Russia Says 74 Dead, No Survivors, In Crash Of Plane It Says Carried Ukrainian PoWs | CBC News

Russia says plane that crashed near Ukraine was carrying PoWsA video, which Reuters obtained and matched to satellite imagery of the area, shows a Russian transport plane crashing by the Ukrainian border. The Russian state news agency said the plane was carrying 65 Ukrainian prisoners of war, a claim Ukraine hasn’t confirmed.

A Russian military transport plane crashed Wednesday in a border region near Ukraine, and Moscow accused Kyiv of shooting it down, saying all 74 people aboard were killed, including 65 Ukrainian prisoners of war headed for a swap.

Russia offered no evidence and Ukraine didn’t immediately confirm or deny it.

Video of the crash on social media from the Belgorod region of Russia showed a plane falling from the sky in a snowy, rural area, and a massive ball of fire erupting where it apparently hit the ground.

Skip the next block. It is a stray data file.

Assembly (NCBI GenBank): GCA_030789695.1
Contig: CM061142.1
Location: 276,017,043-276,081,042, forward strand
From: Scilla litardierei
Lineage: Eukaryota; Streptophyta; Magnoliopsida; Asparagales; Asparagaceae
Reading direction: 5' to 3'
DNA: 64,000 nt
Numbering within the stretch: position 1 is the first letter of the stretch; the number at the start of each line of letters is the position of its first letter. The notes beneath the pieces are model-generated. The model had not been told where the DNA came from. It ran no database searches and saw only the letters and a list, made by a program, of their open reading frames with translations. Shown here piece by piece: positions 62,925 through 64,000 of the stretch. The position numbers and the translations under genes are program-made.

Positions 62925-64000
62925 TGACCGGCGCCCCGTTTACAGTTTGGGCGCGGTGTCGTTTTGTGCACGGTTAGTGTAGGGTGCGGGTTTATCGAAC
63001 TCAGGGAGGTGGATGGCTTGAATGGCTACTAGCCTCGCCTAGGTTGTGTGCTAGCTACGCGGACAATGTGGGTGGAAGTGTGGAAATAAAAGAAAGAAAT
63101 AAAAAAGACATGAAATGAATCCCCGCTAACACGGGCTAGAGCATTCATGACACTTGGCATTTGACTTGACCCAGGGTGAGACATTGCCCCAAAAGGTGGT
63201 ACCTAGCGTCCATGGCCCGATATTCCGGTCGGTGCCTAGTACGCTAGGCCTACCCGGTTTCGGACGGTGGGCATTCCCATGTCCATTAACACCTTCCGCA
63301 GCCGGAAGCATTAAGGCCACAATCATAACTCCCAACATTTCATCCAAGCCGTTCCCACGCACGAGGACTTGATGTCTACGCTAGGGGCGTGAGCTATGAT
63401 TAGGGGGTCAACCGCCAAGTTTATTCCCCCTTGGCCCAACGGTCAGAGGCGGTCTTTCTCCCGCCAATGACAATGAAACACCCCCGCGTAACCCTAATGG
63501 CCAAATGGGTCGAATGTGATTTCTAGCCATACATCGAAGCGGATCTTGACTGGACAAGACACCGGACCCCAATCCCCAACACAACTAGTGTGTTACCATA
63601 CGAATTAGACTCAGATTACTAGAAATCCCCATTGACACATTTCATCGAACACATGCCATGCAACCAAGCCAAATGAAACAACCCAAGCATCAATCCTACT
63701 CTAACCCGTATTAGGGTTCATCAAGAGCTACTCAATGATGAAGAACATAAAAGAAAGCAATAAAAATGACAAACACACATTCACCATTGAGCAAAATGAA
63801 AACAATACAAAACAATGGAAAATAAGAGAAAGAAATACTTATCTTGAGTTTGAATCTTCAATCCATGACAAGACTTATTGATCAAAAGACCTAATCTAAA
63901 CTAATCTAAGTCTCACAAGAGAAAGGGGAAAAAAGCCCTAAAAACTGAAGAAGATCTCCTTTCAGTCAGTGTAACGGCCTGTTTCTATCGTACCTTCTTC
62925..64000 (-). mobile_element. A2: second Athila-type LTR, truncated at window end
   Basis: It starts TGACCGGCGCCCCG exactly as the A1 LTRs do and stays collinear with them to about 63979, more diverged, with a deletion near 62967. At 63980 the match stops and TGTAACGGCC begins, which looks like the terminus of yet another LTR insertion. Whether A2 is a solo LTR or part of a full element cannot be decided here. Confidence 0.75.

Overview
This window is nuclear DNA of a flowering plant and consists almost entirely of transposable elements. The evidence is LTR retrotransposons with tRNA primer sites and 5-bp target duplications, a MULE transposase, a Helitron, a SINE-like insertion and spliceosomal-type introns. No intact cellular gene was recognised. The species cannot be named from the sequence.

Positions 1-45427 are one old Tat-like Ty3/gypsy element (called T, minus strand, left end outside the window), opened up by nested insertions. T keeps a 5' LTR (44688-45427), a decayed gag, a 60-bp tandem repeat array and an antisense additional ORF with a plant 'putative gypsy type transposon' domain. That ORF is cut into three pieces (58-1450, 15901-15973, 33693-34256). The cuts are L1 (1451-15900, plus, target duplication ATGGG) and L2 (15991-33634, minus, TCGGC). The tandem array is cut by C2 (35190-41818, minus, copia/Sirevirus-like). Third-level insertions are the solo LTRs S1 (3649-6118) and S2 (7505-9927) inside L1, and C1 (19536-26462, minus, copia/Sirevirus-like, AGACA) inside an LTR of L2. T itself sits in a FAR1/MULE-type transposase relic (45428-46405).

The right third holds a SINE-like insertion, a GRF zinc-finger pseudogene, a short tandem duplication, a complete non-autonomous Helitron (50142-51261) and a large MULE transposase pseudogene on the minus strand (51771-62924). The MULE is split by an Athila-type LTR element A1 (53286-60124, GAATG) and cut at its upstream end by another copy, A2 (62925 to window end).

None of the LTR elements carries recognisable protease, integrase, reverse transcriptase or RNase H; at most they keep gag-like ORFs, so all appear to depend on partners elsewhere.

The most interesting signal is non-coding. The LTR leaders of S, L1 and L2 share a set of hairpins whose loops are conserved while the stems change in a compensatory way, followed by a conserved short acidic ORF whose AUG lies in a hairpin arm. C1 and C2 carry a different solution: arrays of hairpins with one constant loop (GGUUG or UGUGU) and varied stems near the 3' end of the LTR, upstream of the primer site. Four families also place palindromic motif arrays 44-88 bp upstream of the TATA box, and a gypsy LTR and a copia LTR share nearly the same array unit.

The Associated Press couldn’t confirm who was aboard or other details on what brought the plane down.

Throughout nearly two years of war, Russia and Ukraine have traded conflicting accusations, and establishing the facts has often been difficult, both because of the constraints of a war zone and because each side tightly controls information.

Traffic police officers block off a road near the crash site of the Russian military transport plane on Wednesday, outside the village of Yablonovo in Belgorod, Russia. (Reuters)The Russian Defence Ministry said in a statement that the Il-76 transport plane was carrying 65 POWs, a crew of six and three Russian servicemen. Russian radar registered the launch of two missiles from Ukraine’s Kharkiv region that borders Belgorod, the statement said.